There are 23 points in the Declaration, all of which are essentially indictments of corporations and their economic power, which, the preamble states, “run our governments.” However, it does not say which corporations; presumably, only the very big ones, but many small business people reading this might conclude that OWS is anti-business. Beyond that, lots of the points can hardly be disputed even by Republican entrepreneurs. What rank-and-file Republican can object to protesting illegal foreclosures, bailouts, exorbitant executive bonuses, discrimination in the workplace (surely no small business person does that!), poisoning the food supply, infringements of freedom of the press, coverups of oil spills, etc. But wait: there’s the one objecting to stripping “employees of the right to negotiate for better pay and safer working conditions.” To the extent that these rights infringe on employers’ freedoms, they are not what most bosses would freely agree to: note the widespread resistance to current drives to increase the minimum wage. And, while OWS questions the need to create weapons (of mass destruction) in order to maintain our security, most of the bourgeoisie, large or small, does not.
A pragmatic businessperson might ask, but what do they advocate positively? Unions, apparently, and regulation: of the food supply, product safety, hiring practices to avoid discrimination; and health insurance. The small business community is largely hostile to regulation in general and Obamacare in particular. Furthermore, OWS tries to get its points across by violating the sacred principle of private property by—occupying it, which is against the law. It is not difficult to conclude that the Republican majority, and even some of the Democrats of the small business community are not in sympathy with OWS, which claims to represent the 99% including that community. Their economic interests trump appeals to the greater good. Their class consciousness, their material self-interests, logically enough support conservative, and for a segment that resents redistributive policies (meaning to the “undeserving” and in their view, minority, poor), reactionary, policies. The surveys we have at hand unfortunately do not go further in exploring the politics of race. Finally, this middle class does not want to hear about equality of outcomes. You get what you work for. Creating equality of opportunity by improving educational opportunity is probably okay with them.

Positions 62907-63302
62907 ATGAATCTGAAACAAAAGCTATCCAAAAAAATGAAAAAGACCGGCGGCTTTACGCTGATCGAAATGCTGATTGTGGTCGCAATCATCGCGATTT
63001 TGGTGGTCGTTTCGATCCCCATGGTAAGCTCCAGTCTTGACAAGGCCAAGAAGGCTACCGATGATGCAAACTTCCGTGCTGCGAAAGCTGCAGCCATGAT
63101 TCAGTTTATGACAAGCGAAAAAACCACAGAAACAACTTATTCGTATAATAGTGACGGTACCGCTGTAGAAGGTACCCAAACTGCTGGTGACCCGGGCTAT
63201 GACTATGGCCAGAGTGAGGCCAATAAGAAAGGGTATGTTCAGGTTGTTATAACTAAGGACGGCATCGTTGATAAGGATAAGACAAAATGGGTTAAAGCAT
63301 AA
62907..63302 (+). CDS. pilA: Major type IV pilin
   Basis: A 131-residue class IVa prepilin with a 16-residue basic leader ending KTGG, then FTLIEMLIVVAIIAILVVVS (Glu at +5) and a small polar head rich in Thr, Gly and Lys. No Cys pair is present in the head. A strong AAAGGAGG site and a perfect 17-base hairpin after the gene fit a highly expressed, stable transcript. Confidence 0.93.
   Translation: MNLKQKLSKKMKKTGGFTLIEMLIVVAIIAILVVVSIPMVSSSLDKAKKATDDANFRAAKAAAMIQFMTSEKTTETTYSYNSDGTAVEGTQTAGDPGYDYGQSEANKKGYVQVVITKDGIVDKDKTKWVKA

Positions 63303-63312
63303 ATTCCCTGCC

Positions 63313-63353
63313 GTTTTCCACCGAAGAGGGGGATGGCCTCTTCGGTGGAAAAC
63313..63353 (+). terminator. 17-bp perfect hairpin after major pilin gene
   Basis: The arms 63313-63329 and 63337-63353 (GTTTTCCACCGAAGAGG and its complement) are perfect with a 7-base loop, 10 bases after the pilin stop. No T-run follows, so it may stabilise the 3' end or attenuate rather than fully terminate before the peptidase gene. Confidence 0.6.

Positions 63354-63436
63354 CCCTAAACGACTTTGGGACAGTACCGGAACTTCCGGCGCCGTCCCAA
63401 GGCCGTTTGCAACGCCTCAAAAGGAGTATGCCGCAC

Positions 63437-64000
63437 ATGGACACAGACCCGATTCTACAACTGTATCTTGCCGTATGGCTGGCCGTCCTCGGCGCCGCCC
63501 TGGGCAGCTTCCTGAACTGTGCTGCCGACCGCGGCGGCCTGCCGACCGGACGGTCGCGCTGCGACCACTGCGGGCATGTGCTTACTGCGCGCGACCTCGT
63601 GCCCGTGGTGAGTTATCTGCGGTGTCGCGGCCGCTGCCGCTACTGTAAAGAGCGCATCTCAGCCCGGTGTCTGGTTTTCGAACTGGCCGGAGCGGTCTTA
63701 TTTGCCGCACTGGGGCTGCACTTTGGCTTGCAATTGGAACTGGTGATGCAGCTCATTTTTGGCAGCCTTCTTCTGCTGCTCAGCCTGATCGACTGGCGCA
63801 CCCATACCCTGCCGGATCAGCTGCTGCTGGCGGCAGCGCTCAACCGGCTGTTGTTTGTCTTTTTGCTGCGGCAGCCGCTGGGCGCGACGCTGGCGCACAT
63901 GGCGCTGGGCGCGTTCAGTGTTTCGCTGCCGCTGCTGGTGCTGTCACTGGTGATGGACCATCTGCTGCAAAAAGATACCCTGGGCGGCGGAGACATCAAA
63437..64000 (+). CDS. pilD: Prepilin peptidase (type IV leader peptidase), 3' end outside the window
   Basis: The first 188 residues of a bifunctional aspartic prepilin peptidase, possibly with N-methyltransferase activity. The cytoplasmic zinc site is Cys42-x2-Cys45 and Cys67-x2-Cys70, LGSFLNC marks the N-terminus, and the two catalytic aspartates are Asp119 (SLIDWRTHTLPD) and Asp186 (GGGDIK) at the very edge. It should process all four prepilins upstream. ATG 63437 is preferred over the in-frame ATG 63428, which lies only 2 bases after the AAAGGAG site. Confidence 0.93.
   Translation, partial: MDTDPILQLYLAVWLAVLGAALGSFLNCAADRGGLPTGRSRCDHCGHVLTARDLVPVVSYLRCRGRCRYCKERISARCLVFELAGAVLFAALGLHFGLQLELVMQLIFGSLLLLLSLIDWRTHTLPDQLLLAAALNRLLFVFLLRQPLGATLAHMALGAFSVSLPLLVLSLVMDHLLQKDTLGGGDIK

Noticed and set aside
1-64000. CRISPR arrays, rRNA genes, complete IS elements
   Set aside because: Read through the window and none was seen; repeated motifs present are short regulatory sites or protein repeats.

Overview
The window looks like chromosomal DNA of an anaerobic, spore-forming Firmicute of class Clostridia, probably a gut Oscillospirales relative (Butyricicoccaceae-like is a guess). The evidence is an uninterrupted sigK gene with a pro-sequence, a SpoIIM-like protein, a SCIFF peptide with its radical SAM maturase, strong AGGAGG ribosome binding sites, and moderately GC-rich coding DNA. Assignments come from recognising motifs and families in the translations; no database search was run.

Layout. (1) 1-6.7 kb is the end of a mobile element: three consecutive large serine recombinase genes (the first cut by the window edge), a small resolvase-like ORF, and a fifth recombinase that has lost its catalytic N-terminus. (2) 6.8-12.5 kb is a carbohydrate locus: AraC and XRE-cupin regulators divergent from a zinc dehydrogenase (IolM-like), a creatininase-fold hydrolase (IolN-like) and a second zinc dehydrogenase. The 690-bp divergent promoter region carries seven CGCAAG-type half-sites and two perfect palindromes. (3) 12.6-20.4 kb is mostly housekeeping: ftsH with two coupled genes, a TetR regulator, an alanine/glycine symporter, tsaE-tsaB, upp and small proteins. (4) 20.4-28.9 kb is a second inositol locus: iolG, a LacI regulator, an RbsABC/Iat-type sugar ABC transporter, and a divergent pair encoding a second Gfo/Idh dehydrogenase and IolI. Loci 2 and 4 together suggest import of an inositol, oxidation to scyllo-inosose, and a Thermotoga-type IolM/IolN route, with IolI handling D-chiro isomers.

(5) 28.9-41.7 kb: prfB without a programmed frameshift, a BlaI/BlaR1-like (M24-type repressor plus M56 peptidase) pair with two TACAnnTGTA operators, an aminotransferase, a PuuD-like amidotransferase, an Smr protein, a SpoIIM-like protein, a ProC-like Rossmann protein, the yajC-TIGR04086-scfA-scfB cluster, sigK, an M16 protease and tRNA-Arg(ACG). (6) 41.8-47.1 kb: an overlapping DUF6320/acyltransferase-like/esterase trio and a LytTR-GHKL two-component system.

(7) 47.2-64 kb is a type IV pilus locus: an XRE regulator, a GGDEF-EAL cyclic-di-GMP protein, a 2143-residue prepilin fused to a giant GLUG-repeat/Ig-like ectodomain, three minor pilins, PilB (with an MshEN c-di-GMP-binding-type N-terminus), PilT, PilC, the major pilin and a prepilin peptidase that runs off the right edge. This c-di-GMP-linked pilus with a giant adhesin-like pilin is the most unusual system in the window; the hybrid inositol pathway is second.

As we try to reverse decades of declining class consciousness (especially among white workers), we need to make the working class visible again. We also need to expose the way wealth is created and made to grow, and how that process leads to unemployment and poverty. We need to call that process by its name: capitalism. What things are called does matter because it affects the way people think of themselves and others, which in turn affects their behavior. We should therefore insist on calling classes by their right names. The “middle class” mythology has the effect of papering over the realities of class and class conflict and maintaining illusions.
Martin Oppenheimer is Professor Emeritus of Sociology, Rutgers University. He has been a friend to New Politics since its earliest days.
 In the National Small Business Association survey discussed below, 87% of responding businesses were either S-Corporations (40%), Corporations (29%), or Limited Liability Corporations (18%). S-Corps and LLC’s are usually smaller entities.
 See, for example, David Cunningham, Klansville, U.S.A. Oxford U. Press, 2103; James Aho, The Politics of Righteousness, U. Washington Press, 1990; Paul Street and Anthony DiMaggio, Crashing the Tea Party, Paradigm, 2011.